In all of this, we have seen displays of creativityresilience, and hope. Continue reading “Best Most Awesome Superlatives 2017”

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Five More Urban Walks

Riverside Park

December began with a suggestion for Five Urban Walks one could take if bored, seeking more experiential learning opportunities, or wanting something like exercise. Here are another five suggested routes, with more to come in the future.

Riverside Park
Keney Park

Keney Park North: At nearly 700 acres, Keney Park is ginormous. If you have not been before, it can be easy to get lost, particularly if you don’t have a strong sense of direction or the ability to pay attention long enough to remember which entrance you used. The best option for beginners prone to getting lost might be taking the Windsor Avenue entrance and then following the park road until you see a sign for the Leadership Trail on the left. It’s a not terribly long wooded path that empties into a part of the park that looks abandoned. It seems to connect with the Beech Grove Trail. I don’t recall seeing much labeled, but the path was clear enough to follow, as in, you know that you are on a path and not simply making your own trail through the woods. From there, look to pick up a path and head toward Journalism & Media Academy Magnet School. (If you miss this, you’ll just end up a bit down on Tower Avenue) You can take Rosemont Street, then any of the north-south side streets to get to Tower Avenue, and follow that east. This means going through a residential neighborhood. As long as you’re not snooping around, there’s nothing wrong with that. In this neighborhood, the norm is for residents to maintain their homes and yards. At Main Street, go north until you return to Keney Park, walking along the park road. Be sure to shake your fist at the highway structure that cuts through the park. This loop is an estimated 2.5 miles and not super adventurous except for the part that requires hopping across Meadow Brook. If you want more fun and to extend the walk, go to the northwestern side of the golf course and from there walk west, then south through the woods. Some of this is Windsor, technically, but there are no “Welcome to Windsor” signs in the woods so we’ll ignore that detail for a moment. There are also no clear paths and lots of rusty things out here. Make sure you are current with your tetanus shots and don’t blame me if you get very lost. Look for dunes. Continue reading “Five More Urban Walks”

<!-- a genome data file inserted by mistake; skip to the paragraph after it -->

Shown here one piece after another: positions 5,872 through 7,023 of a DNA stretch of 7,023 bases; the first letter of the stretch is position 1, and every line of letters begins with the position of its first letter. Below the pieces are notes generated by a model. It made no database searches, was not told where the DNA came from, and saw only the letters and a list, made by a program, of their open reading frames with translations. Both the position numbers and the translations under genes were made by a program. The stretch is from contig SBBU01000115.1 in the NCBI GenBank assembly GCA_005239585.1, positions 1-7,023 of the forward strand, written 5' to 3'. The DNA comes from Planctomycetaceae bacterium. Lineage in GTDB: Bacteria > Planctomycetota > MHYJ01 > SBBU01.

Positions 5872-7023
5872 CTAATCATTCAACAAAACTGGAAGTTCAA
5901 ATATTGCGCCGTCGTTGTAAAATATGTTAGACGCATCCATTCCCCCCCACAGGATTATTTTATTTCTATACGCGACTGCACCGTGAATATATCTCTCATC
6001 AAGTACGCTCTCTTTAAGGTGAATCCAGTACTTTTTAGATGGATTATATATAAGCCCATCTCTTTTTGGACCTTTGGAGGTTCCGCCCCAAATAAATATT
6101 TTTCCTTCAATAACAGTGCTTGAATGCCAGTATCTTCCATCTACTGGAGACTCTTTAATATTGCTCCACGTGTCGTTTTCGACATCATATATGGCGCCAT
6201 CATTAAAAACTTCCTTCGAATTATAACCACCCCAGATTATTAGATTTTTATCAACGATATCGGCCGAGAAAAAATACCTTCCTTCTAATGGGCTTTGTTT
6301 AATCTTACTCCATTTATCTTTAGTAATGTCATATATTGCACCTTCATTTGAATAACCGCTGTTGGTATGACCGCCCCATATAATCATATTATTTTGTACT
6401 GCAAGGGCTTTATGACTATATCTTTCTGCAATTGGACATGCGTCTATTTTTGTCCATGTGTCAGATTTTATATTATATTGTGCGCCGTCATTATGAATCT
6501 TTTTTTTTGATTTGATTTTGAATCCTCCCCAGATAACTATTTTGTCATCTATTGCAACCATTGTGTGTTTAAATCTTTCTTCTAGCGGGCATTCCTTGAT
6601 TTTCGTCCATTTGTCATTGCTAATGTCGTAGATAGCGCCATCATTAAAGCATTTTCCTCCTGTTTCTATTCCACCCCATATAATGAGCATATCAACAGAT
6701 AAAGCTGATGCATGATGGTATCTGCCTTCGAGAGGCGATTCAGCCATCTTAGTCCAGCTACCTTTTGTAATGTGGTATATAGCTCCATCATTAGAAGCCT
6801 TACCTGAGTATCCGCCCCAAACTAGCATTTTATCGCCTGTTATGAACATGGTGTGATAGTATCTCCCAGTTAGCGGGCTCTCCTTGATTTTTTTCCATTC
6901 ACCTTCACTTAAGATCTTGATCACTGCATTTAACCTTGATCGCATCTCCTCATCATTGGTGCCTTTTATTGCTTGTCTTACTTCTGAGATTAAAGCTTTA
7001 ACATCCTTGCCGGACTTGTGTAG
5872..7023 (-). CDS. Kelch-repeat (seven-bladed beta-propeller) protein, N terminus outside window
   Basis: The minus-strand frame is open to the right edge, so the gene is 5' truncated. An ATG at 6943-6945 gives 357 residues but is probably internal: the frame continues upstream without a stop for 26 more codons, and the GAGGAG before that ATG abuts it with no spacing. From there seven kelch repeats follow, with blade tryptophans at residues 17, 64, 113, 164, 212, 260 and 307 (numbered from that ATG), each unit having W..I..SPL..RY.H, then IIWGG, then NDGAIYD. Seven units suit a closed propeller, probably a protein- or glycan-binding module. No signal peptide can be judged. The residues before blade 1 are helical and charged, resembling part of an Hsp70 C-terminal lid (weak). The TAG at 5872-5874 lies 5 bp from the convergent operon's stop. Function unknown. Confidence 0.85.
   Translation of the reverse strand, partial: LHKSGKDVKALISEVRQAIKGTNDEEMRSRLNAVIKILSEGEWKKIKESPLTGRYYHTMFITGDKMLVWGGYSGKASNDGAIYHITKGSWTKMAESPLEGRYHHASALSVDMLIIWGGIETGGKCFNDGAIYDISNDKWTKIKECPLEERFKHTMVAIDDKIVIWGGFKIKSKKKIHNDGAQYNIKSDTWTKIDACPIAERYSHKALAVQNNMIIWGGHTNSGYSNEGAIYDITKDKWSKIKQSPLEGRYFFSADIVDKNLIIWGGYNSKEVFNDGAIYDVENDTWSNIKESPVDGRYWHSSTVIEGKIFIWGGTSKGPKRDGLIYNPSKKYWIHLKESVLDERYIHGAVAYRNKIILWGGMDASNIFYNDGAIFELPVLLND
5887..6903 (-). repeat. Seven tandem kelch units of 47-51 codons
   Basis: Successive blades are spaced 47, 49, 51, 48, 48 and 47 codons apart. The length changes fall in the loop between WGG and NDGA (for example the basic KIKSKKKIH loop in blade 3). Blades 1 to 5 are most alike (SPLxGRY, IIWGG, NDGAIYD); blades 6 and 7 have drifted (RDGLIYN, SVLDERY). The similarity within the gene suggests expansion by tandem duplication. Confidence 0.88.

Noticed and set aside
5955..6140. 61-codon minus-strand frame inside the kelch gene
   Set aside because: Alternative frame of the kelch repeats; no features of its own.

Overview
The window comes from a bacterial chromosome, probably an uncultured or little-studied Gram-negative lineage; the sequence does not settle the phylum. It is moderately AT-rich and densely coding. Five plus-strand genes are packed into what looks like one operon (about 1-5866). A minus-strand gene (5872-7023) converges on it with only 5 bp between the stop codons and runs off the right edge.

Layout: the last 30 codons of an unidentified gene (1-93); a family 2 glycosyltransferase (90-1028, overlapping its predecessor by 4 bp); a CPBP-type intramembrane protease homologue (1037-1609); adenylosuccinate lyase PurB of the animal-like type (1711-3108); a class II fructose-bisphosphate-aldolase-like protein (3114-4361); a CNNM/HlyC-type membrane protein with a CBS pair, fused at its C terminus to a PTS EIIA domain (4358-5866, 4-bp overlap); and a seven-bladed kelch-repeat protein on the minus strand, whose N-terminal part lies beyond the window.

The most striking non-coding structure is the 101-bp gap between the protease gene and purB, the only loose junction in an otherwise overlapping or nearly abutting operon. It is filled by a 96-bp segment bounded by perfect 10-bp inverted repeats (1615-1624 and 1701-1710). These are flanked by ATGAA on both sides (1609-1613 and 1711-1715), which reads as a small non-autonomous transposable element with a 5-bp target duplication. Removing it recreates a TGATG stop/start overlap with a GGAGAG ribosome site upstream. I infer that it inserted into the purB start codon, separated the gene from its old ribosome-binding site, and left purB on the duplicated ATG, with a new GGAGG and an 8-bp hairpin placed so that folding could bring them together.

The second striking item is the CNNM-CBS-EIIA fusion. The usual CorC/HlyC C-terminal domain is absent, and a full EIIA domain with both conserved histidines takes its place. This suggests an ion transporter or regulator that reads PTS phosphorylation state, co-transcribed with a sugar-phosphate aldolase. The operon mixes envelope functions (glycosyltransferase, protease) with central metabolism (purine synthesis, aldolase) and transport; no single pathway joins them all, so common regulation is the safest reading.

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MJM